On September 15, the City of Vilnius celebrated over 600 years of friendship with its ethnic Tatar community by unveiling a piece of Tatar language street art on Tatar Street (“Totorių g.”) in the centre of the Lithuanian capital, according to the Vilnius city municipality administration web site.
Also known as Lipka or Lithuanian Tatars, the Tatars are a Sunni Muslim community who have resided in Lithuania since the 14th century during the times of the Lithuanian-Polish Commonwealth.
Following the Soviet Union’s occupation of Lithuania between 1940-1990, the majority of the Tatars’ culture, and their places of worship were destroyed by the Soviet authorities. In the mid-1960s, Vilnius’ only mosque – located by Lukiškės Square – was bulldozed.
At present, it is estimated that Tatars make up around 0.1 percent of the Lithuanian population, with only a few thousand Tatars remaining in the country.
Following the unveiling of the decoration, Vilnius Mayor Remigijus Šimašius commented: “This is the opening of the fifth piece of foreign language street art in Vilnius, which in fact, is not even foreign – it is in one of our own local languages.
“The Tatar community has been in Lithuania for around 620 years, and they have always been part of our city’s life.”
Šimašius then urged against making distinctions between “Lithuanian” and “Tatar”.
“We should not differentiate between what is “Lithuanian” and what is “Tatar”. If you read a book about the history of Vilnius, it is very clear that the Tatars played, and still play, an influential role in the development of our city.
“Moreover, they have always been great defenders of Lithuania, and at this current time of increasing international tensions, we are very proud to say that we have had Tatars here for over six centuries, and see their culture still alive and flourishing.”
During the ceremony, Šimašius was joined by Adas Jakubauskas, the chairman of the Lithuanian Tatar’s Union.
“The decision from Vilnius Municipality to mark this street in the Tatar Language is highly symbolic, because we have been here for centuries, and our ancestors lived on this street,” said Jakubauskas.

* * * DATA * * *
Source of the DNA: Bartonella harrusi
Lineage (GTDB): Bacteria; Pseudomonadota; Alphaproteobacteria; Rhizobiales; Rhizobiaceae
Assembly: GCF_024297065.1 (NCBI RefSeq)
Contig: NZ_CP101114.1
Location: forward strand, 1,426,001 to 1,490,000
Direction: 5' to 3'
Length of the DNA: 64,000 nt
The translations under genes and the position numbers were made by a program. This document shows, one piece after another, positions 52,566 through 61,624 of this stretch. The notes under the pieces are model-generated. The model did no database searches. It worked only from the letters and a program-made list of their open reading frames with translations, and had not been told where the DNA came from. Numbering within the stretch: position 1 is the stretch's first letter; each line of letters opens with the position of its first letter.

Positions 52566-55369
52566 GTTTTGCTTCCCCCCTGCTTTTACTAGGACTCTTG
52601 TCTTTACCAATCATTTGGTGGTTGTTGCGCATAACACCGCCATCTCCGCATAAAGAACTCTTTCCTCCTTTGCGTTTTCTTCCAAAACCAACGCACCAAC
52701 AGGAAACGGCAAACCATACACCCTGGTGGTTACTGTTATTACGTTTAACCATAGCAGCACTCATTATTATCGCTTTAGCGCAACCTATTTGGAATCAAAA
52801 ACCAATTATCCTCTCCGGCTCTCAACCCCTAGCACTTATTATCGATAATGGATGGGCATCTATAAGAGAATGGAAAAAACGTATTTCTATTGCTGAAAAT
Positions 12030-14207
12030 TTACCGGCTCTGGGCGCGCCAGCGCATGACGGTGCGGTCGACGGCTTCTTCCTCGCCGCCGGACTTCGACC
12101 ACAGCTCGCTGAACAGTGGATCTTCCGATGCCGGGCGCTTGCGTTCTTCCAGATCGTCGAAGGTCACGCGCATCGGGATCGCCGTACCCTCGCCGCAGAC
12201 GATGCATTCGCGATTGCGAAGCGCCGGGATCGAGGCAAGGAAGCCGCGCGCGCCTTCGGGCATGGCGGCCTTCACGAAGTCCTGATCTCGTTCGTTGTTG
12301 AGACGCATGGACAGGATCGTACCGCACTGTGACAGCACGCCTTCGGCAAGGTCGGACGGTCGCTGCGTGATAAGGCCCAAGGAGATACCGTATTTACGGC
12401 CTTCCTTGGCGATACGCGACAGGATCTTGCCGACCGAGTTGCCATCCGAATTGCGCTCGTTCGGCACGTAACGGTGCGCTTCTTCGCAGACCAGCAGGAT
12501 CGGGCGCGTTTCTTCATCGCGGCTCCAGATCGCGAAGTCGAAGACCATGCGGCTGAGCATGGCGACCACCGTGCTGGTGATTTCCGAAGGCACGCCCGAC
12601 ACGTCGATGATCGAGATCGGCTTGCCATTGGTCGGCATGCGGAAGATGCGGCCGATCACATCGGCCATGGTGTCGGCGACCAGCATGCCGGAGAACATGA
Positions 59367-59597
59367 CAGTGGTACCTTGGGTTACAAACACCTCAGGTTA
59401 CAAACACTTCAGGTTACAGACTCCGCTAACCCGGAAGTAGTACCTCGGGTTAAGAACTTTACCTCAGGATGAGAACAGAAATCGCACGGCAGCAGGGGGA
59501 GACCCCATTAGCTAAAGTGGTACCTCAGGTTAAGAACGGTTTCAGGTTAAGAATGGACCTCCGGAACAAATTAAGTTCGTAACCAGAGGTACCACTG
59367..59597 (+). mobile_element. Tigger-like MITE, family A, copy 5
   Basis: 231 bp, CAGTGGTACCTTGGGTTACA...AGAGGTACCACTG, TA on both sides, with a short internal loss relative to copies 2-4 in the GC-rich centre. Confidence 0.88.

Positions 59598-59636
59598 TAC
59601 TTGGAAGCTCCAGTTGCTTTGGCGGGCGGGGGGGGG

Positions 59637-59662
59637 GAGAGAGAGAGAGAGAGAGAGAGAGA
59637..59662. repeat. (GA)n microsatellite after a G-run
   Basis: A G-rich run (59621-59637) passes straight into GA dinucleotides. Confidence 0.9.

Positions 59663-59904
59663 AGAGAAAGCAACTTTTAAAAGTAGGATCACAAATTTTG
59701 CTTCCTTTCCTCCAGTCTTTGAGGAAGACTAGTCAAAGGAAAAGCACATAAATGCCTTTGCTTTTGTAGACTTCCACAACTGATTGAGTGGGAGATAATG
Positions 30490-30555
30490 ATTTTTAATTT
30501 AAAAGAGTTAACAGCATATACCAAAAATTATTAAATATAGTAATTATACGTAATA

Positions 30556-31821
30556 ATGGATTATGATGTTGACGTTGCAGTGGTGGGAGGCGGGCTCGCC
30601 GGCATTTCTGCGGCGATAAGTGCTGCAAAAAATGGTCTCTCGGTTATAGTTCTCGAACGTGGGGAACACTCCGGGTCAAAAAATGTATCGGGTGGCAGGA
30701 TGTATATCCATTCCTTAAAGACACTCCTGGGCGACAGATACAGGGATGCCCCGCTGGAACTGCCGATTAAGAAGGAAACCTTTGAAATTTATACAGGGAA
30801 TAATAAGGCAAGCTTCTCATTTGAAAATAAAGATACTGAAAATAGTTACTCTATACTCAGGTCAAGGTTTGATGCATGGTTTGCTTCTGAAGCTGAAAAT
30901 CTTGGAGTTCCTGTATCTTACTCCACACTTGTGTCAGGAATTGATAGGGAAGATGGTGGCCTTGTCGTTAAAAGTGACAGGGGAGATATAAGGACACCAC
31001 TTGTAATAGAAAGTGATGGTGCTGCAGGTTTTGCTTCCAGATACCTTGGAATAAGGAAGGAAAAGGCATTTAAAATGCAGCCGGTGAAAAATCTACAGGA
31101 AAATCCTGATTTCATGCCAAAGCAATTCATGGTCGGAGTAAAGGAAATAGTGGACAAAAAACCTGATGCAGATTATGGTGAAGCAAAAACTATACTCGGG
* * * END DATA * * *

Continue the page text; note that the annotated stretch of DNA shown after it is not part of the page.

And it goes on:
“Many non-Lithuanian communties have always lived in Vilnius – Tatars, Poles, Jews, Russians, Karaims, Belarusians, to name a few – so it is very healthy to see the city embracing its rich history of multiculturalism, and we are fully supportive of this initiative.”
The artwork on Tatar Street is the latest in a series of pieces that celebrate nations and ethnic and other groups that have played a significant role in the history of Vilnius.
Icelandic Street was the first to be marked in a foreign language with a sign in Icelandic appearing under the standard Lithuanian street sign in early 2016. (Iceland was the first country to recognise the reestablishment of Lithuanian independence in 1990.) This was followed by placement of a piece of street art in English marking Washington Square this summer.
In early September, artworks in Russian and Polish were unveiled to mark Russian and Warsaw Streets (“Русская Улица” and “ulica Warszawska” respectively), and the roles both communities have played in the history of Vilnius.
Vilnius Municipality aims to continue its policy of celebrating openness and the city’s multicultural heritage with Jewish, Karaite, German, and other street signs appearing soon.
PHOTO: Saulius Žiūros
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